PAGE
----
In this chapter, Turner talks about WELL (Whole Earth ’Lectronic Link). It was one of the most influential computer network, founded by Stewart Brand in 1985. The WELL was a “teleconferencing system within which subscribers could dial up a central computer and type messages to one another in either asynchronous or real-time conversation”. So basically it is similar what we use now in our every day routine on the Internet. Stewart Brand was serving to place boundary conditions for a self-governing system, “he was working to establish a forum in which individuals could express themselves and form an alternative community of kindred souls”. He assumed a self-governing system, which worked by been comprehensive. He thought that it would be great if people could share and discuss any type of information with one another and communicate a soon as they wanted too. At the end users had control of almost everything.
The Whole Earth Catalog became a model for WELL. WELL was more comfortable than Whole Earth Catalog which was published only a few times a year. And access to the information was much more easier that from Whole Earth Catalog. Participants or members of WELL were journalist and hacking community. “WELL became the place to exchange the information and build the social network on which their employment depended”.
Later on users had to pay money to be able to participate. Stewart Brand was worried that if WELL cost nothing than the rap dominators would be able to take over, so he invested a subscription fee. “As a result, he decided to charge users eight dollar subscription fee and two dollars per hour to log in – far less than the twenty five dollars per hour of use that other systems were charging at the time. Subscription was a model of pay for free seeing information that really worked. At that rate people could forget they were WELL members and not be stricken when they noticed their bill six months later. Often it would revive their interest in getting their money’s worth”.
The Whole Earth ‘Lectronic Link, also known as the WELL, was created by Larry Brillant and Stewart Brand as a way of continuing and expanding on the ideas of the Whole Earth Catalog. The WELL was to be “a teleconferencing system within which subscribers could dial up a central computer and type messages to one another in either asynchronous or real-time conversations” (141). This system was seen as way to bring the countercultural idea of shared consciousness online.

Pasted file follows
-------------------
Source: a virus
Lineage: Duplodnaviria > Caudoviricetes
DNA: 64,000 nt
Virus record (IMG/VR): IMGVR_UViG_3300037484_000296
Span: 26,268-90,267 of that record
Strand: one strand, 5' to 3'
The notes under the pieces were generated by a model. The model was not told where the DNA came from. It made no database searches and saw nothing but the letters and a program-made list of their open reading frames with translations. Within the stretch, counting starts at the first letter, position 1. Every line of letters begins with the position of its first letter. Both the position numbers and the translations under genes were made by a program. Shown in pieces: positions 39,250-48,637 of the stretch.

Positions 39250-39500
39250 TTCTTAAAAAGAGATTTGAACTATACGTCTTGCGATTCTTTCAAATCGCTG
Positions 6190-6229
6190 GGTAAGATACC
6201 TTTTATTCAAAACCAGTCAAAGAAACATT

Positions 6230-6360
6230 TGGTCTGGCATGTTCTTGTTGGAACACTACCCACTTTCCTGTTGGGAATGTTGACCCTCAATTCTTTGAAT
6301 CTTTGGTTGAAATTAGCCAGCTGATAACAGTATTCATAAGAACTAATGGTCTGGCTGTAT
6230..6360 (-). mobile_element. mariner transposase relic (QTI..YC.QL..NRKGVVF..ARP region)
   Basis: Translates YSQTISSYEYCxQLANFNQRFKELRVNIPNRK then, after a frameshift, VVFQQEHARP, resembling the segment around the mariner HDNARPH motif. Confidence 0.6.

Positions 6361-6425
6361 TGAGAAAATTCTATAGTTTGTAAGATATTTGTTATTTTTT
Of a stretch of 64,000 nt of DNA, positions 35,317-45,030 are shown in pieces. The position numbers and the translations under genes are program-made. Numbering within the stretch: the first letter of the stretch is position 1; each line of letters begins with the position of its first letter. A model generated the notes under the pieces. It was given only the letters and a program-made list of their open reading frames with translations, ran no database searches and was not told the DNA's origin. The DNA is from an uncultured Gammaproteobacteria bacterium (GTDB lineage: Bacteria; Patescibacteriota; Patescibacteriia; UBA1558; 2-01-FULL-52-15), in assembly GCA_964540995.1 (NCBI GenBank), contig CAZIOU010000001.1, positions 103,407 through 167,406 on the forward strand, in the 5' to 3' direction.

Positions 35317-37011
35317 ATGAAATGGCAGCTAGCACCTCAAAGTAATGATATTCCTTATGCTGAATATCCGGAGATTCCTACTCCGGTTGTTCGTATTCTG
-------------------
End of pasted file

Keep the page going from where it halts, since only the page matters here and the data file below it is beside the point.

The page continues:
When it was created Brand did not want to post all the sections of his Whole Earth Catalog because he wanted subscribers to be able to make their own topics of conversation; they were free to write what they wanted. Members are able to create their own topics and create their own conversations as they pleased. The subscription rate was a lot lower than most of their competitors only because Brand wanted others to be able to share a relationship on the WELL. He wanted members to gain a true experience of communicating with others and sharing ideas rather than it being a quick rapid post.
The WELL team had comprised seven design goals of the system, the most important one being that it was self-governing. An example of them putting this goal into action was the features of erasing posts of another member from the screen that a user doesn’t like or being able to go back and delete a post of their own that they didn’t want available to the eyes of other members. They are able to create and manage the online community to what they want to see.